After his stunning success with Metropolis, German studio Ufa gave director Fritz Lang free rein on his next project. Excited by the idea of rockets and spaceflight (hugely popular in Germany at the time) he decided to make a film about a rocket expedition to the Moon. Lang insisted on such technical accuracy that, even though it’s a silent film made in 1929, Frau im Mond has uncanny similarities to the Apollo program three decades later. Just witness the moment where a giant three-stage rocket is assembled in a cavernous building, then trundled to the launch pad by means of a huge transport platform down a dual-tracked road. Several cliches seen in the sci-fi movies of the 1950's and onwards also originated with this film, such as the portrayal of the crushing pressures of acceleration (close-ups of dials and straining facial expressions), the comedy of trying to eat and drink while weightless, and a crewmember making a Heroic Sacrifice so the others will have enough oxygen to survive. It was also largely responsible for changing the popular portrayal of a spacecraft from Jules Verne Steampunk to SciFi Golden Age Retro Rocket.
Frau im Mond had interesting historical consequences. In order to promote the film Lang persuaded his technical advisor, Hermann Oberth, to construct and launch an actual rocket as a publicity stunt! As far as they knew no-one had ever done this, as US scientist Robert Goddard had not publicized his experiments. Unfortunately Oberth, more suited to the quiet world of academia, broke down under the strain and failed to meet the deadline. The resulting publicity however provided the funding for amateur rocket enthusiasts to contine Oberth's project. This in turn attracted the attention of the German military, who offered the groups' most promising member -- a young Wernher von Braun -- a contract to work on ballistic missiles. The rest, as they say, is history.
The movie was released as Rocket to the Moon in the USA. The UK preferred the literal translation Woman in the Moon.
- Bittersweet Ending: Helius stays behind on the Moon, only to find that Friede has chosen to stay behind with him rather than return to Earth with her fiance and live.
- The Chick: Averted with Friede Venton, who is the title character and heroine of the tale; clearly inspired by real-life aviatrixes of the era. Impressive when you compare it to the later patronising view of women in science fiction (see Project Moonbase).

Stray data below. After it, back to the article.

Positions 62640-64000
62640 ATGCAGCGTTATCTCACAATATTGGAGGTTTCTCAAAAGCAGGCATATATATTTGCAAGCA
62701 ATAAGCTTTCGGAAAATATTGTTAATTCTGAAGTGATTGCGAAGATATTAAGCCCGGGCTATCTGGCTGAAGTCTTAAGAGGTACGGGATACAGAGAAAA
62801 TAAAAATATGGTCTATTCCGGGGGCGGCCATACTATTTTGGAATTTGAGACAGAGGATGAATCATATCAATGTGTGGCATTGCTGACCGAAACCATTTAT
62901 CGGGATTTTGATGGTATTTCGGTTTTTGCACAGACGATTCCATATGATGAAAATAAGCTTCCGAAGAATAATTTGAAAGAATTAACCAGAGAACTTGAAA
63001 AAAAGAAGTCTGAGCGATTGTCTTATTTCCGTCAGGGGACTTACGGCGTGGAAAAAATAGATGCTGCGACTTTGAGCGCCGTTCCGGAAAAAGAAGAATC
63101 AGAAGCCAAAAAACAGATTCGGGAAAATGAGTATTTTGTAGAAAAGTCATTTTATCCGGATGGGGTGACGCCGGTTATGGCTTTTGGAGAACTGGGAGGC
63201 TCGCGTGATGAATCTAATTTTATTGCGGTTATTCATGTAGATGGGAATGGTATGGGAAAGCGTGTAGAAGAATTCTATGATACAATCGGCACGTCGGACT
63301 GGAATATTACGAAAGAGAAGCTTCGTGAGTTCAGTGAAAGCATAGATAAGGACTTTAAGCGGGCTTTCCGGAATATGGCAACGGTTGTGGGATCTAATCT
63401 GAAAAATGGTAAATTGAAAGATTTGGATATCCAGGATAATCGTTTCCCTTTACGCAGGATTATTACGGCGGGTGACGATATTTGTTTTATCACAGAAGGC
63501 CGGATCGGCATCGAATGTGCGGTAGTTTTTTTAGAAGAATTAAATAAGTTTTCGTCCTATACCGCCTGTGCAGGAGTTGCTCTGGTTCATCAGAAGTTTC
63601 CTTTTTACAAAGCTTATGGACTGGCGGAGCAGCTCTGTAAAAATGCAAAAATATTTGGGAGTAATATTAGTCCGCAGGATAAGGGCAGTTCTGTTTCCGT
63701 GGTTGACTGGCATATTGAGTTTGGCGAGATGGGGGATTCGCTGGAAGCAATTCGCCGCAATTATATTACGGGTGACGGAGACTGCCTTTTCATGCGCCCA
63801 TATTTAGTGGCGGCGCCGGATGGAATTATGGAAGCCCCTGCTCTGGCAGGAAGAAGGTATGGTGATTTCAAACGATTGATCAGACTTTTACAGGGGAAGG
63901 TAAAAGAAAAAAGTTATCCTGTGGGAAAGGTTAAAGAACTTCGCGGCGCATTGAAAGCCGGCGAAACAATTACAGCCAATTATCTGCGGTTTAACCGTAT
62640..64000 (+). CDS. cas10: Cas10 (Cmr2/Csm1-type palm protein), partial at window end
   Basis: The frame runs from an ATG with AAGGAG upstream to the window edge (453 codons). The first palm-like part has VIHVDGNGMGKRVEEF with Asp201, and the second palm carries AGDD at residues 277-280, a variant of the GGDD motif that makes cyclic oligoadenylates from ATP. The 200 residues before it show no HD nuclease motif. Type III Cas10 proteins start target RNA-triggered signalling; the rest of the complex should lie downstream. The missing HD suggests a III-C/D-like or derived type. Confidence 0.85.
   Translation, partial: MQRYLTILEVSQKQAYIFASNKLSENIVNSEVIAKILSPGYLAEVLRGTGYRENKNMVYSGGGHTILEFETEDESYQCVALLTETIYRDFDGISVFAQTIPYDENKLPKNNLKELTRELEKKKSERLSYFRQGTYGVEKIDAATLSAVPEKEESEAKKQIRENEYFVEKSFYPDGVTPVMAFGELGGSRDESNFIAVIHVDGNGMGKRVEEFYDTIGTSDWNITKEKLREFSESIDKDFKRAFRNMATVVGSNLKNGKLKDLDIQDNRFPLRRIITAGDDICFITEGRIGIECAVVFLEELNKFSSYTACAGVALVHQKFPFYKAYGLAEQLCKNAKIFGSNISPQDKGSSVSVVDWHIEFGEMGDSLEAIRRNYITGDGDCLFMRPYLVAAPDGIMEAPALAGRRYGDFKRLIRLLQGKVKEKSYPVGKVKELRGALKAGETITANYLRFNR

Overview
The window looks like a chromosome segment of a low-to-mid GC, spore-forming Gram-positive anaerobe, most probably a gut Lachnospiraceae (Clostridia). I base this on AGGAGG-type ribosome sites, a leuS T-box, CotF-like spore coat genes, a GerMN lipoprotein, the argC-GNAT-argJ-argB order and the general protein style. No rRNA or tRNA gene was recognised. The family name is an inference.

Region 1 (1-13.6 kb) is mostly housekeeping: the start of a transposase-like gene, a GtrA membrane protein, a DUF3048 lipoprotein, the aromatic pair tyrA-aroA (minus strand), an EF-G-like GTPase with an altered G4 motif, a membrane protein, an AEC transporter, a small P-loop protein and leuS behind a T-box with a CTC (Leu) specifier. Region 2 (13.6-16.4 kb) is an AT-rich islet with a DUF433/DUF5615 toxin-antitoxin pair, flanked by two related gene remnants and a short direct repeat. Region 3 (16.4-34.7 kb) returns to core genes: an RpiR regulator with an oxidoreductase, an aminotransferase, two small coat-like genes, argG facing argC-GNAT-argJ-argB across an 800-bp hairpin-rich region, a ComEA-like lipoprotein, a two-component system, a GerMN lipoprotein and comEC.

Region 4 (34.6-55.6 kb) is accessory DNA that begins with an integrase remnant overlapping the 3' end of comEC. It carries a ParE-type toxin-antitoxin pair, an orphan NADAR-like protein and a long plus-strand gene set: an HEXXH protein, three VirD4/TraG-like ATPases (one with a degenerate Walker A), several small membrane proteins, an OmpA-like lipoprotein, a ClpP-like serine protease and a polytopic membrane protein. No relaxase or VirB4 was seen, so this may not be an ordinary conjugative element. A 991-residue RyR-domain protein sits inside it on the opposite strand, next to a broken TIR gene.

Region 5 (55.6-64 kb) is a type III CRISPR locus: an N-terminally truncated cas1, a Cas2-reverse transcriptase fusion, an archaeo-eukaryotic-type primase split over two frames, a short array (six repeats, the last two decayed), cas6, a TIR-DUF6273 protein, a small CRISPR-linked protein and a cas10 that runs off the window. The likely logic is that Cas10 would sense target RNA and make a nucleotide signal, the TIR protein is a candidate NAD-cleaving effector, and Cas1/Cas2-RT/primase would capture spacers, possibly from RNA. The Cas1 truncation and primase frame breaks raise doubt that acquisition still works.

- Cold Equation
- Corrupt Corporate Executive: The Finance Group and their representative, Walt Turner, who want to mine the Moon for its gold so they can control the world market.
- Dirty Coward: Hans Windegger, Friede's fiance, breaks down in fear when he loses the Lottery of Doom. Helius then decides to stay behind instead, as he thinks Friede still loves Hans.
- Executive Meddling: Lang resisted pressure from Ufa to add a sound track, meaning the film did poorly at a time when the public was rapt over the new 'talkies'. As well as Those Wacky Nazis confiscating the release prints, the film was also chopped down from its original 156 minute length by distributors trying to make it more of an action-adventure film; therefore some scenes have not survived the years.
- In Space Everyone Can See Your Face: The Moon has a breathable atmosphere, so they don't need spacesuits! Silent film actors depended greatly on facial expressions and body language which would be obscured by bulky spacesuits and helmets, so Lang was forced to compromise on this point.
- Life Imitates Art: This film actually invented the countdown, in order to increase the drama of the launch.
- Little Stowaway: 12 year old Gustav hides on the rocket so he too can see the Moon.
- Lottery of Doom: After a struggle kills some of the crew and punctures an oxygen tank, the two remaining men draw straws to see who will stay behind.
- Love Triangle: Engineer Hans Windegger and scientist Wolf Helius are both attracted to the heroine.
- Shown Their Work: Along with Destination Moon and 2001: A Space Odyssey, this was one of the few sci-fi movies where the creators paid serious attention to their technical advisors -- in this case science writer Willy Ley and Romanian rocket scientist Hermann Oberth. So accurate was the film the Gestapo later confiscated the release prints and a large cutaway model of the spacecraft, for fear it would compromise Germany's secret ballistic rocket program.